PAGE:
EIT Hawke’s Bay’s international student numbers are on the rise – outstripping New Zealand-wide growth in the sector over the last year and injecting millions of dollars into the regional economy.
Figures released this week by Education Minister Anne Tolley show New Zealand turning around steadily declining international student numbers recorded from 2003 to 2008.
This year reversed the decline, with New Zealand attracting 76,562 fee-paying international students compared with 72,540 in 2008 – a 5.5 percent increase.
EIT recorded a 9.9 percent increase in international fee-paying students, up from 373 in 2008 to 410 this year. The students were drawn from 36 different countries and their study programmes covered four faculties.
Business and computing was the most popular study area, followed by arts and social sciences, science and technology, and health and sport science.
EIT is on track to earn $2.734 million from international student fees over the 12-month period – seven percent of its total revenue. Last year, its international fee income was $2.383 million.
“Education is one of our top three service exports,” Mrs Tolley said. “Last year it contributed $2.1 billion to our economy, supported more than 32,000 jobs and provided our education institutions with nearly $600 million in fees.”
EIT’s international centre manager Christine Wright said 36 nationalities were represented by international fee-paying students enrolled at the institute, and the benefits were not just financial.
“International students bring their own unique flavour and cultural heritage with them from home. They really add to campus life, and we celebrate this diversity with activities held throughout the year.”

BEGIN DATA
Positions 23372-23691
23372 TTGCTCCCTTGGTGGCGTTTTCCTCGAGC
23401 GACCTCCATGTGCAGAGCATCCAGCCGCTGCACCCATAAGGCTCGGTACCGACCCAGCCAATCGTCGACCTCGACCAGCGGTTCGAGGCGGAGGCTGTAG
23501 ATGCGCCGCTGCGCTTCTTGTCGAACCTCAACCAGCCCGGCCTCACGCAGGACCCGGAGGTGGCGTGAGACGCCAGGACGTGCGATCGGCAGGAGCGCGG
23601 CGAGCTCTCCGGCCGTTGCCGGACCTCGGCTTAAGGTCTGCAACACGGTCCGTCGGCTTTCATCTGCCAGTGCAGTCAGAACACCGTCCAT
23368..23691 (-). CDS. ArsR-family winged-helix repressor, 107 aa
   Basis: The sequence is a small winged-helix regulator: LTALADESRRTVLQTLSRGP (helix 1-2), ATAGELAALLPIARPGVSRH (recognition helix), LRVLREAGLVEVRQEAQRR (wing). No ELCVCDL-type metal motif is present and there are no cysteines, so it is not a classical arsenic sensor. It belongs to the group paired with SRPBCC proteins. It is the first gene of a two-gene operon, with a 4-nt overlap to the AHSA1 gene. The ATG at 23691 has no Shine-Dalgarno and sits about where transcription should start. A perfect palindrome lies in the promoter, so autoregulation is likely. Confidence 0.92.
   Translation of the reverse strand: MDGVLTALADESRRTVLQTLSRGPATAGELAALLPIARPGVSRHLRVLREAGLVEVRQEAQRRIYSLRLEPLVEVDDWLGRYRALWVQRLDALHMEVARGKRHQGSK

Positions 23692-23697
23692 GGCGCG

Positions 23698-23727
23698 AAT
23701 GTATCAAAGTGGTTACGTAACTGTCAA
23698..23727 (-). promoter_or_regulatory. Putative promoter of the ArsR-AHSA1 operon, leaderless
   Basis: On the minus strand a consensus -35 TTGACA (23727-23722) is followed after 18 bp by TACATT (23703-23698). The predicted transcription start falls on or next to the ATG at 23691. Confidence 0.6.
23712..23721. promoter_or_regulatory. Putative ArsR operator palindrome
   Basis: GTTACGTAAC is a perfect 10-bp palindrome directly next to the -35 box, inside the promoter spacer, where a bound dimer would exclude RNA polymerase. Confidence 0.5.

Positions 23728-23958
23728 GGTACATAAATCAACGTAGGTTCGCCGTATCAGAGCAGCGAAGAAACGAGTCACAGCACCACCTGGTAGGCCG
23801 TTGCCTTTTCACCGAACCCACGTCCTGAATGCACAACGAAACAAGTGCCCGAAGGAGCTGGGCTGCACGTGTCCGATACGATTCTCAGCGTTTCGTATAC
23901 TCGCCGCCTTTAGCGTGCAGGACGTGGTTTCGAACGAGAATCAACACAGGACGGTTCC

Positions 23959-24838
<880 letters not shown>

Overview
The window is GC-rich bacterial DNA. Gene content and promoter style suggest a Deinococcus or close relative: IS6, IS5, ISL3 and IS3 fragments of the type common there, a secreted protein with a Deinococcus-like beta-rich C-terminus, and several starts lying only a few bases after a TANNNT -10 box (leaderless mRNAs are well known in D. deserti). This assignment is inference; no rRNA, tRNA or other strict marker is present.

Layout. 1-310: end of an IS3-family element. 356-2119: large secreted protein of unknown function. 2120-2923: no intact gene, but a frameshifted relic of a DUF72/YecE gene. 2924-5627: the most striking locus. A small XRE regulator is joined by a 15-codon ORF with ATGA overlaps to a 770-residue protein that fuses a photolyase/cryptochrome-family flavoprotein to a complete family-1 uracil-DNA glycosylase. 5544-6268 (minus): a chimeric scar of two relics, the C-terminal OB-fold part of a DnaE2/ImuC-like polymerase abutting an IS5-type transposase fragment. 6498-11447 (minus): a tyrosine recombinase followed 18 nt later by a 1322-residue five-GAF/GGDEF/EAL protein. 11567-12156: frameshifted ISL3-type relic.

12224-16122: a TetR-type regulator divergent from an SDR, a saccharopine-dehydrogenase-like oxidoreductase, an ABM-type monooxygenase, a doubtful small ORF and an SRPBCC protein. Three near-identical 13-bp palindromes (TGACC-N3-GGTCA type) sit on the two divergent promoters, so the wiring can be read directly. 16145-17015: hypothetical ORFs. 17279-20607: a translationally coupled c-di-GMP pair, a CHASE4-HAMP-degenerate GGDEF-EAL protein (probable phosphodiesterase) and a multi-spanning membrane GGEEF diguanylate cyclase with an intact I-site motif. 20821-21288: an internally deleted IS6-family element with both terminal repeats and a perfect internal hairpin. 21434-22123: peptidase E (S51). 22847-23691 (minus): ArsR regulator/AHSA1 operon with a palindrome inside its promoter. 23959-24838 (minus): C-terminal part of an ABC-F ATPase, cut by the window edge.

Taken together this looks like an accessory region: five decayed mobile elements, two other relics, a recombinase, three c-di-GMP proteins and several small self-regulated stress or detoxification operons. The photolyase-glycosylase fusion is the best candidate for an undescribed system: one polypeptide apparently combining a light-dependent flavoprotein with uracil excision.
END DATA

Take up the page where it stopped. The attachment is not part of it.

Local students also benefited from the opportunity to learn alongside students who came from some of the world’s largest cities to gain a New Zealand qualification.
“It’s a win-win for both groups of students.”
Ms Wright said New Zealand’s international student numbers dipped “when the Chinese bubble burst” – its impact most marked, for EIT and other tertiary institutions, in 2005/06.
The triggers were the collapse of several private education providers, which left many of their overseas students stranded and cashless, and widespread coverage in China of attacks on foreign students in New Zealand.
China was formerly EIT’s biggest market for international students. Now the greatest growth came from India, with students from the subcontinent making up 46 percent of the institute’s international students.
Indian students were not permitted to come to New Zealand for English language courses, and many of those attending EIT were enrolled in business, computing and nursing programmes.
The institute was also targeting China, and recently appointed a Mandarin-speaking international marketing manager for North-East Asia. This year, Chinese comprised nine percent of EIT’s international student numbers.
Subcontracted by Victoria University, EIT continued to run short, Government-funded, English language courses for officials from Cambodia, Vietnam, Laos and other South-East Asian countries. Growth in Saudi students coming to study English language had levelled off.
“EIT is aiming for 250 international equivalent full-time students next year – eight percent of the study body. That compares to 230 efts achieved this year,”‘ Ms Wright said.